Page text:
Battlefield 1 (DX11)

Battlefield 1 returns from the 2017 benchmark suite, the 2017 benchmark suite with a bang as DICE brought gamers the long-awaited AAA World War 1 shooter a little over a year ago. With detailed maps, environmental effects, and pacy combat, Battlefield 1 provides a generally well-optimized yet demanding graphics workload. The next Battlefield game from DICE, Battlefield V, completes the nostalgia circuit with a return to World War 2, but more importantly for us, is one of the flagship titles for GeForce RTX real time ray tracing.

We use the Ultra, High, and Medium presets is used with no alterations. As these benchmarks are from single player mode, our rule of thumb with multiplayer performance still applies: multiplayer framerates generally dip to half our single player framerates. Battlefield 1 also supports HDR (HDR10, Dolby Vision).

Battlefield 1 - 1920x1080 - Ultra Quality

Battlefield 1 - 1920x1080 - High QualityBattlefield 1 - 1920x1080 - Medium Quality

Battlefield 1 - 99th Percentile - 1920x1080 - Ultra Quality

Battlefield 1 - 99th Percentile - 1920x1080 - High Quality

Battlefield 1 - 99th Percentile - 1920x1080 - Medium Quality

Without a direct competitor in the current generation, the GTX 1650's intended position is somewhat vague, outside of iterating on Pascal's GTX 1050 variants. Looking back to Pascal's line-up, the GTX 1650 splits the difference between the GTX 1050 Ti and GTX 1060 3GB, and far from the GTX 1660.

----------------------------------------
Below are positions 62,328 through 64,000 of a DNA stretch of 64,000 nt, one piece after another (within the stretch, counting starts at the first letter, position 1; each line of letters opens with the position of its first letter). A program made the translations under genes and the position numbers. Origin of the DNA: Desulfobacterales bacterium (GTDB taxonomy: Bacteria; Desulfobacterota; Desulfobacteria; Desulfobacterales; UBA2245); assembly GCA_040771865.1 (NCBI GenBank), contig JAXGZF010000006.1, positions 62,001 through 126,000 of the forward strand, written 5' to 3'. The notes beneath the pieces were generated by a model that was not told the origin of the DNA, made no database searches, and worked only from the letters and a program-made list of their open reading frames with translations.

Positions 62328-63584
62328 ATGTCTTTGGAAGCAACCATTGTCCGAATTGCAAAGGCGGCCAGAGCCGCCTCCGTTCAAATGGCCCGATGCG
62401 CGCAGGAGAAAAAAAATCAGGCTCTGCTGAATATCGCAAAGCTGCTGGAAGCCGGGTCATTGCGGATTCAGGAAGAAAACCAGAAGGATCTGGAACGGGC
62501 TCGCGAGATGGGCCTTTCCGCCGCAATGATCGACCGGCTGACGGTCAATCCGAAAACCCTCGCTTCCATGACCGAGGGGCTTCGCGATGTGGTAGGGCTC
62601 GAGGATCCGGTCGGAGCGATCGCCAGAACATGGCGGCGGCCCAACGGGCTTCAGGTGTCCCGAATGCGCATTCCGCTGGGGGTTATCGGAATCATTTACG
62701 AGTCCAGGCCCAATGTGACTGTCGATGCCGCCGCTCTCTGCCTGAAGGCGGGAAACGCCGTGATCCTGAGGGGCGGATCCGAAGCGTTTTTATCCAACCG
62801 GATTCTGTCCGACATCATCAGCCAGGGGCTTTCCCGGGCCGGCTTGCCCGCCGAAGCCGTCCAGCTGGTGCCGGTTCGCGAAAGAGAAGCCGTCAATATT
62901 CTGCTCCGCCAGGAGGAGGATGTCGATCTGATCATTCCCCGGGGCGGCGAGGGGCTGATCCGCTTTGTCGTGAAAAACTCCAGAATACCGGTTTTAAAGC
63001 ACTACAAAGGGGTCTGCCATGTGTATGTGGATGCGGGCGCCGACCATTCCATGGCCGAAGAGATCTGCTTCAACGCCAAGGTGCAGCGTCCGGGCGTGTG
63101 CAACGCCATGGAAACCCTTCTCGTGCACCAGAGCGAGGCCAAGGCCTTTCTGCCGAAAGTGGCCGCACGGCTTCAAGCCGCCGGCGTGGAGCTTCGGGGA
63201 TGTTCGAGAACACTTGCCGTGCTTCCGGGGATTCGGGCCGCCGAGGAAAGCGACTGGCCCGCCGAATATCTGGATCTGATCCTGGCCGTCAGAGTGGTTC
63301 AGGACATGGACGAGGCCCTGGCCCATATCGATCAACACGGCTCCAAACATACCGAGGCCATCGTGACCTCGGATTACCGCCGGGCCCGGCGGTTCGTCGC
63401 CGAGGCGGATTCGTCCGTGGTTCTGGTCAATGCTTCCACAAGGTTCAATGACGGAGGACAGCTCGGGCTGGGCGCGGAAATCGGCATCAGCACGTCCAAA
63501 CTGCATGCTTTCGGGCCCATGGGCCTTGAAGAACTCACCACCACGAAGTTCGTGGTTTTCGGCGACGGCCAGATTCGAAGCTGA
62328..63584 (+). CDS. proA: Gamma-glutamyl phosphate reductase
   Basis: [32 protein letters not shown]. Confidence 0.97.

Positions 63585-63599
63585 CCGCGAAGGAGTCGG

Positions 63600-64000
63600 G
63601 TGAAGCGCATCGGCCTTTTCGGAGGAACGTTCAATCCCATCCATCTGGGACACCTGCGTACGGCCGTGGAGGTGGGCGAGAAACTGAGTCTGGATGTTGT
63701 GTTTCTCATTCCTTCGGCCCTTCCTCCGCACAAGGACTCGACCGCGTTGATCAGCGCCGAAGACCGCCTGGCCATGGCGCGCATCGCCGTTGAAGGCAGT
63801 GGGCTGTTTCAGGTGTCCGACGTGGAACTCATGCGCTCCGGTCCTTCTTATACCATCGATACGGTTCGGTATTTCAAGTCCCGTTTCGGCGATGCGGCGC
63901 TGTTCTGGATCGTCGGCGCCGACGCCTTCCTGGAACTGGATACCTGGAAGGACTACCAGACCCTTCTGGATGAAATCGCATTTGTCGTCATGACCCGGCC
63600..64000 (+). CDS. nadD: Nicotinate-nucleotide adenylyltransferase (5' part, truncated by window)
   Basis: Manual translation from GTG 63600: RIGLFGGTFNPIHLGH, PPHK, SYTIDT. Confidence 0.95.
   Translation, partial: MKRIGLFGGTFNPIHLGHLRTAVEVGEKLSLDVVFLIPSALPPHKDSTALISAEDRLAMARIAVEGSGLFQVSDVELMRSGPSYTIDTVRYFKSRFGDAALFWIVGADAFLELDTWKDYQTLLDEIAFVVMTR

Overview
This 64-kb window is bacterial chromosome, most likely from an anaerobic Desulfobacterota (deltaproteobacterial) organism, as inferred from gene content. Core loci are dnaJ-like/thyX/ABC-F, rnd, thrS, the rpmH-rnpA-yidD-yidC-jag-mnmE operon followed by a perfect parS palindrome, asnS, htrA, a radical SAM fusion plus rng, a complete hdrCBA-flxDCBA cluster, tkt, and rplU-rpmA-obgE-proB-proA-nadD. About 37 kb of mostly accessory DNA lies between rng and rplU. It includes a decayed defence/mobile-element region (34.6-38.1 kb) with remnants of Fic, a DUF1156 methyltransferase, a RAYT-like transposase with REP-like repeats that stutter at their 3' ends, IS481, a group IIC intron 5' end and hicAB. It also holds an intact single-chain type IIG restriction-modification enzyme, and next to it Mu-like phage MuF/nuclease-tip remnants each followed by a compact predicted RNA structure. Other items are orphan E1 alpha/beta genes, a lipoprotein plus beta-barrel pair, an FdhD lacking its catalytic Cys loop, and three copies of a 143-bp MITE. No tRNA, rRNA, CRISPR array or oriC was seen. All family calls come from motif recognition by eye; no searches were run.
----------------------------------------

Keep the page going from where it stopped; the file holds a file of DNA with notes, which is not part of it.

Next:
Compared to the RX 570 though, the GTX 1650 is handily outpaced, and Battlefield 1 where the GTX 1650 is the furthest behind. That being said, the RX 570 wasn't originally in this segment, with price being the common denominator. The RX 460, meanwhile, is well-outclassed, and the additional 2 CUs in the RX 560 would be unlikely to significantly narrow the gap.

As for the ZOTAC card, the 30 MHz is an unnoticable difference in real world terms.

The Test Far Cry 5
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  • schujj07 - Friday, May 3, 2019 - link

    Pricing is even better right now for the RX570. The 4GB starts at $130 and the 8GB starts at $140, whereas the cheapest GTX 1650 is $150. Unless you need a sub 75W GPU, there is no reason at all to buy the 1650, not when you can get 10-20% better performance for $10-20 less cost. Reply
  • Death666Angel - Friday, May 3, 2019 - link

    Seems like it. Although I do know some people that run Dell/HP refurbs from years ago (Core i5-750 or i7-860, maybe a Sandybridge if they are lucky) and need the 75W graphics card. They all have GTX 750 still. This may be a card to replace that, since the rest still serves them fine.
    Otherwise, this is really kinda disappointing.
    I still rock a GTX 960 2GB (from my HTPC, it has to be small), since I sold my 1080 when I saw that I played only a few hours each month. But I won't be upgrading to this. I'd rather get a 580 8GB or save more and get a 2060 that can last me for several years. Oh well, guess someone will buy it. And it'll end up in tons of off-the-shelf PCs.
    Reply
  • SaturnusDK - Friday, May 3, 2019 - link